Next, Teresa Eyring, the executive director of Theatre Communications Group, paid us a visit and we took the opportunity to introduce her to our growing group of artists.
Teresa Eyring visits the Triangle Lab
On her travels across the country, Teresa shared, she’s been hearing more and more of a hunger from theater artists to change how participation works, and to experiment with new forms of theater-making. TCG will be launching a new program focused on methods for audience engagement this year (Audience Revolution) and she was eager to hear what we were working on in the Bay Area.
We met Anna Schneiderman from Ragged Wing Ensemble who told us a bit about their upcoming show “Within the Wheel” which will include an interactive online component as well as public performances in Live Oak Park in Berkeley.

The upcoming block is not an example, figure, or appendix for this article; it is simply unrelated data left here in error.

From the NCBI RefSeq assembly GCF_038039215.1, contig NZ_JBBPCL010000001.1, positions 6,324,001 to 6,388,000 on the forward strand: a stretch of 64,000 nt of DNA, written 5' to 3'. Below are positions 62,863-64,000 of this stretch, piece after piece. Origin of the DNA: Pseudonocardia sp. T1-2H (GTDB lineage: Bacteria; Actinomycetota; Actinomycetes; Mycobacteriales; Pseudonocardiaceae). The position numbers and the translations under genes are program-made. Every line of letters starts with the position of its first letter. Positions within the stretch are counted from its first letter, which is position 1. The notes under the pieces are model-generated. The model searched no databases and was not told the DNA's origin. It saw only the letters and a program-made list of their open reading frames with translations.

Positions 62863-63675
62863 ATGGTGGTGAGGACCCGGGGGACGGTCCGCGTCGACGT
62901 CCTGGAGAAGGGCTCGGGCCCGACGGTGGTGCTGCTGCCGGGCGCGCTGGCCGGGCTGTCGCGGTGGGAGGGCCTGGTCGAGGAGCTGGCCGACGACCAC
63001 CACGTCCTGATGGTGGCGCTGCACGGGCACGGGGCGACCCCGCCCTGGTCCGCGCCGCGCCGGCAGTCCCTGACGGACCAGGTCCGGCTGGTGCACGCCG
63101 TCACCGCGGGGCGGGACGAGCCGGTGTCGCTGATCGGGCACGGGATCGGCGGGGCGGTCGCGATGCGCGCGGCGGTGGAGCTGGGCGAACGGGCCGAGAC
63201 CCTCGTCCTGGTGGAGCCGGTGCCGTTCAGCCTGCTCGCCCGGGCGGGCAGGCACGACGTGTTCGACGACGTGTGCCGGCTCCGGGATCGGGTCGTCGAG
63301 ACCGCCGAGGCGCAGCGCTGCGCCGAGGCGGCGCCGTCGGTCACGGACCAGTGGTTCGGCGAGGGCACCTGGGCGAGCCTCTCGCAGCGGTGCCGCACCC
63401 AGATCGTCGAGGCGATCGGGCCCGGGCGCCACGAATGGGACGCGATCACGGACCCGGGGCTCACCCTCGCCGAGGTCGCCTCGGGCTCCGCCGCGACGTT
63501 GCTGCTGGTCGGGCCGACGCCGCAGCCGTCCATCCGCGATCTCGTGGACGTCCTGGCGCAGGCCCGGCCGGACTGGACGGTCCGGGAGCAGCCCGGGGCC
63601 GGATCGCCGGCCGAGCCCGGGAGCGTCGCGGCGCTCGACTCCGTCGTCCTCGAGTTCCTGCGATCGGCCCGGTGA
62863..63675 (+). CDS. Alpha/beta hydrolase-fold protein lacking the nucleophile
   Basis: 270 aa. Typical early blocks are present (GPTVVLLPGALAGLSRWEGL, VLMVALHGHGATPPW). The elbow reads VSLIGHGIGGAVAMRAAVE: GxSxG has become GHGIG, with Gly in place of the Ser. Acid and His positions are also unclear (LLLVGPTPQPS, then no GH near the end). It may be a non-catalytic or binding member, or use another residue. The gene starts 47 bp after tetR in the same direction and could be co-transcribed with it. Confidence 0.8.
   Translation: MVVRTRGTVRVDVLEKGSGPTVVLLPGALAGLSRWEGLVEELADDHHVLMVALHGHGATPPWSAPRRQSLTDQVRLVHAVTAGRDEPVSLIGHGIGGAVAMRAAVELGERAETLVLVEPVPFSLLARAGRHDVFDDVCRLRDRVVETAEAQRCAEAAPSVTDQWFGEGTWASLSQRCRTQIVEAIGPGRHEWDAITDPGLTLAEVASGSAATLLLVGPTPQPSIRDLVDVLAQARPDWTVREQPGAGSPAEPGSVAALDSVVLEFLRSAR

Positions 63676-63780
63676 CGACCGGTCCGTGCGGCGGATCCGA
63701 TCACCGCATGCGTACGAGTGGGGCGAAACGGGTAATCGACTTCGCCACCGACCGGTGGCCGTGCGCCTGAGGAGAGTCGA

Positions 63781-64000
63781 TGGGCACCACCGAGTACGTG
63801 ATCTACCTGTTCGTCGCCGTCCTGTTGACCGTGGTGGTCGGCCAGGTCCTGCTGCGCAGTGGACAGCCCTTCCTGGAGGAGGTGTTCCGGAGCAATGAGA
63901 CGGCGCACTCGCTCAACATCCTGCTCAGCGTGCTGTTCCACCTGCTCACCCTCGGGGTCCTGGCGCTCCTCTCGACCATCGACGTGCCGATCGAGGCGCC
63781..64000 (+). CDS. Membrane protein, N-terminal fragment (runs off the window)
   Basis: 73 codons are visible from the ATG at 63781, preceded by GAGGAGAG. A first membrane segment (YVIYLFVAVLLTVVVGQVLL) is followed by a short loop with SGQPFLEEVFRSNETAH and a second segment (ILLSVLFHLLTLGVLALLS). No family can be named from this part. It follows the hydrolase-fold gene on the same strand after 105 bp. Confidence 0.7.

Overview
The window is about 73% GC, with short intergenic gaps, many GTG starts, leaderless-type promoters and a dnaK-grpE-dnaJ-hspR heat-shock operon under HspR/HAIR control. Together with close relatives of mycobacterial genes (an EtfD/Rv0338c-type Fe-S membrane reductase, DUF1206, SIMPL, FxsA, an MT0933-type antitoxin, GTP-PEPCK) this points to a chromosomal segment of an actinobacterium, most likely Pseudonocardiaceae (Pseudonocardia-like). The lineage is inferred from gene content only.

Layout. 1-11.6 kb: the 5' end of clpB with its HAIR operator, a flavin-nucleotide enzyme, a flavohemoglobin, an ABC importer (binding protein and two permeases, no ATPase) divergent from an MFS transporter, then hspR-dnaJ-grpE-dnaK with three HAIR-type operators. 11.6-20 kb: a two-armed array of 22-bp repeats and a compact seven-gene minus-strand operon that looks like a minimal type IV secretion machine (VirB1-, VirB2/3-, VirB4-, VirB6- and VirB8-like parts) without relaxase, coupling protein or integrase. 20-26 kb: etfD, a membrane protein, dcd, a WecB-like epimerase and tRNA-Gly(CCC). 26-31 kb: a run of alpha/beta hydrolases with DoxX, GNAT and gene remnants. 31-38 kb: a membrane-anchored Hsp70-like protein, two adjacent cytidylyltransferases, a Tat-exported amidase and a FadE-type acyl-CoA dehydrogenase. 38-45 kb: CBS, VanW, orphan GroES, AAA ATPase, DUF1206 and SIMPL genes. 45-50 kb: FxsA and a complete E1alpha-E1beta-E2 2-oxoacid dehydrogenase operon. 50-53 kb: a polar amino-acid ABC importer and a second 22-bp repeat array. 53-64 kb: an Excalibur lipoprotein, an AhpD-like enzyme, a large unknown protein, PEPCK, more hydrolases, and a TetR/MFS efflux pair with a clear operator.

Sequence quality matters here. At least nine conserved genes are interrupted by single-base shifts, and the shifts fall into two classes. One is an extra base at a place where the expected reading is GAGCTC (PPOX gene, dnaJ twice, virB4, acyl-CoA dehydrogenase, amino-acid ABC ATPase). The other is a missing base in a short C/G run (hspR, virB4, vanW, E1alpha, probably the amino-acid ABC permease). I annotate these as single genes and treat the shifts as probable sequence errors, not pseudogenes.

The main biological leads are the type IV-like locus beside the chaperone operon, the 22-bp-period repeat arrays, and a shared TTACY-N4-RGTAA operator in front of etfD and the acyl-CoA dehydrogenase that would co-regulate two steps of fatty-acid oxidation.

Rebecca Schultz from Outlook Theater Project talked about their new project to explore the stories of LGBT refugees.
Kim Epifano talks about Trolley Dances
Kim Epifano described Trolley Dances, now in its ninth year. These performances use a Muni line to take audiences to different corners of a neighborhood, where a variety of different performers build site-specific work in surprising places. This year audiences start at Intersection’s site at Fifth and Mission and take the T-line to Bayview. Trolley Dances are free to the public and coming up this weekend.
Mark Rucker shared some updates about ACT’s new black box space The Costume Shop where they have funding to offer no-cost rehearsal and performance space to small companies.
Alan Quismorio from Bindlestiff
Alan Quismorio from Bindlestiff Studio talked about their excitement about connecting with more arts organizations in the SOMA/Tenderloin.